Then her profile seemed to fragment, as if it was made of dried pigment, cracking into an irregular mosaic across my lenses. Her fractions, her fractal selves just floated away into the blur of overgrown shrubs that obscured the entrance. She was all gone.
I know this was an illusion, a mere side-effect induced by those long hours in front of the screen. But I wandered home the long way, close to tears. The imagery presaged her inevitable bodily decay and trans-dimensional death.
TIME OF SESSION: 1.30 AM.
OPERATOR: VAN DE [email protected] 42
OBSERVED BY: **************
SESSION OBJECTIVE: ALERT BLUE (STANDARD) - MONITOR/REPORT PROBABILITY ANOMALIES IN LOCATION 23.878.005.94.9 (FINANCIAL PLAZA)
TARGET PROFILE: “WALRUS” (SIC) RE BEAVERDALE FUTURES, REPEAT ATTEMPT.
SESSION PLAN: PENDING
Night shift. Officer Van de Graeff sits awkwardly on his throne. His fingers hover over the keyboard, but he doesn’t know where to start any more. He cannot even begin to file the mandatory Action Plan for this session because all actions are possible, even probable, in the grand un-peeling of divergent time-slips, so what’s the point? The times they are a-shifting.
But Observers won’t take the point, the point that keeps scattering itself across space-time into infinity... He knows their cams are on his case, that the system is logging all his on-screen activities in the belief that he’ll discover more evidence of the Walrus’s hypothetical alt.world transactions. No detail is too tiny for the Bureau. Anything - a wink, a wank, a smirk, a phantom handshake - can be factored into the Bureau’s long-range financial models. If the Walrus was even considering a Beaverdale sell-off…
Van de Graeff gazes into the screen, with its quivering image of an empty plaza. A cleaner trundles his cart around the trading kiosks, or rather various pale permutations of him take alternative routes , flickering in and out of existence like phantom dots in a moire
pattern. Van de Graeff still has to tell himself that this isn’t an optical or digital special effect, somehow inserted between the scene and the screen. This is real-time.
Then he sees his artist-in- residence hovering on the steps of the Beaverdale Tower. Her face is reflected in its black glass frontage. Correction: her faces are reflected in its black glass frontages which tremble at the edge of focus. What is she doing or undoing here? Filaments extend from the finger tips as she walks into a second life. Or a third way. The paths split and he feels that individual photons are bouncing back through the screen like bullets bombarding his forehead, smartly targeting the pineal gland. No, he must focus on his field work, keep spellbound by his quantized voyeurism.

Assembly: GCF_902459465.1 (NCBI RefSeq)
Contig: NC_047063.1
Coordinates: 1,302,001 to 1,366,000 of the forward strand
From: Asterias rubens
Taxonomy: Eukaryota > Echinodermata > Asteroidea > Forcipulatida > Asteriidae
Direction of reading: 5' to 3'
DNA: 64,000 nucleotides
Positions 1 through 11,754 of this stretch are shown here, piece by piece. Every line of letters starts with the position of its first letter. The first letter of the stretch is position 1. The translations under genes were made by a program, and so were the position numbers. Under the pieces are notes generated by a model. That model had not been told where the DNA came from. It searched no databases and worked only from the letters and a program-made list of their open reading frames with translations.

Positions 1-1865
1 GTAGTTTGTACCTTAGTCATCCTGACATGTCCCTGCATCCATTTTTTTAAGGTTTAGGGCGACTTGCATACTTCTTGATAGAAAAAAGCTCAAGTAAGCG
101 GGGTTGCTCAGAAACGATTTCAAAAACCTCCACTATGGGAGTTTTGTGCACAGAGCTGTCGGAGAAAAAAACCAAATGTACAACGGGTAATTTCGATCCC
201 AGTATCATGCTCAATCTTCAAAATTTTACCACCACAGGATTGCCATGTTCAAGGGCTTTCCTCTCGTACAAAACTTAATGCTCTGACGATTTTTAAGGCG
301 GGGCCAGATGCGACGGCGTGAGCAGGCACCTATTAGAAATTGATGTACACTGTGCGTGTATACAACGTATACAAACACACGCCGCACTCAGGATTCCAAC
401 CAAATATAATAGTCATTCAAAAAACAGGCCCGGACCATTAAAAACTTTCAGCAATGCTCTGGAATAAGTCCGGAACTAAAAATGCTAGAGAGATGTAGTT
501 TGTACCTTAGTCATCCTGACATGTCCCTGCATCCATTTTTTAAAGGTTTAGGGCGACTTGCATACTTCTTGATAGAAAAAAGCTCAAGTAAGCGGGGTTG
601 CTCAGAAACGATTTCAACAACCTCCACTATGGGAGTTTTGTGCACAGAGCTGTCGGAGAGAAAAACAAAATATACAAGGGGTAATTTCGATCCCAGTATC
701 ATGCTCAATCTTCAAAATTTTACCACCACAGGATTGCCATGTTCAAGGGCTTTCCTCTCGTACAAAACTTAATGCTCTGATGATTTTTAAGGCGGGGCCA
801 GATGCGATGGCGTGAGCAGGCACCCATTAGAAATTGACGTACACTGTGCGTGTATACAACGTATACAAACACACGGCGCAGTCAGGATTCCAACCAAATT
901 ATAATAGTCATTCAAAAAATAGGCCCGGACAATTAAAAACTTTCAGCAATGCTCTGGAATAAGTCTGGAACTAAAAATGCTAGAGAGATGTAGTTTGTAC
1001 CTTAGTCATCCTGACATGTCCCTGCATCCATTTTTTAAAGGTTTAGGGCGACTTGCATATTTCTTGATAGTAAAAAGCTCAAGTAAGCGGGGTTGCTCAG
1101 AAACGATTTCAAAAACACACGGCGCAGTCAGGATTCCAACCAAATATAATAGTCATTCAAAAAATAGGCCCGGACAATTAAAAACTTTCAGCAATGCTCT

She enters the dim-lit lobby via a revolving door; and another edition of her swings out and exits. He decides to focus his attention on the escapee, this sudden mind-change is more exciting. Perhaps she’ll return to Tompion Mansions, light candles and dance in front of the mirror. As he realigns the coverage to focus on this receding figure, he scarcely notices the recurring ping in his headphones that warns him against over-riding the default location settings.
En route to the Mansions there were a few minor diversions as if she had been tempted to turn back but I kept the trackball steady on her glowing path through the sea of possibilities. She’s entering the Mansions. For a few seconds there’s obstruction, amorphous clumps of darkness - is her building destroyed in some darker mix of probabilities - but I’ve managed to keep deep focus, into an attic. She removes her jacket and has started to unzip her skirt.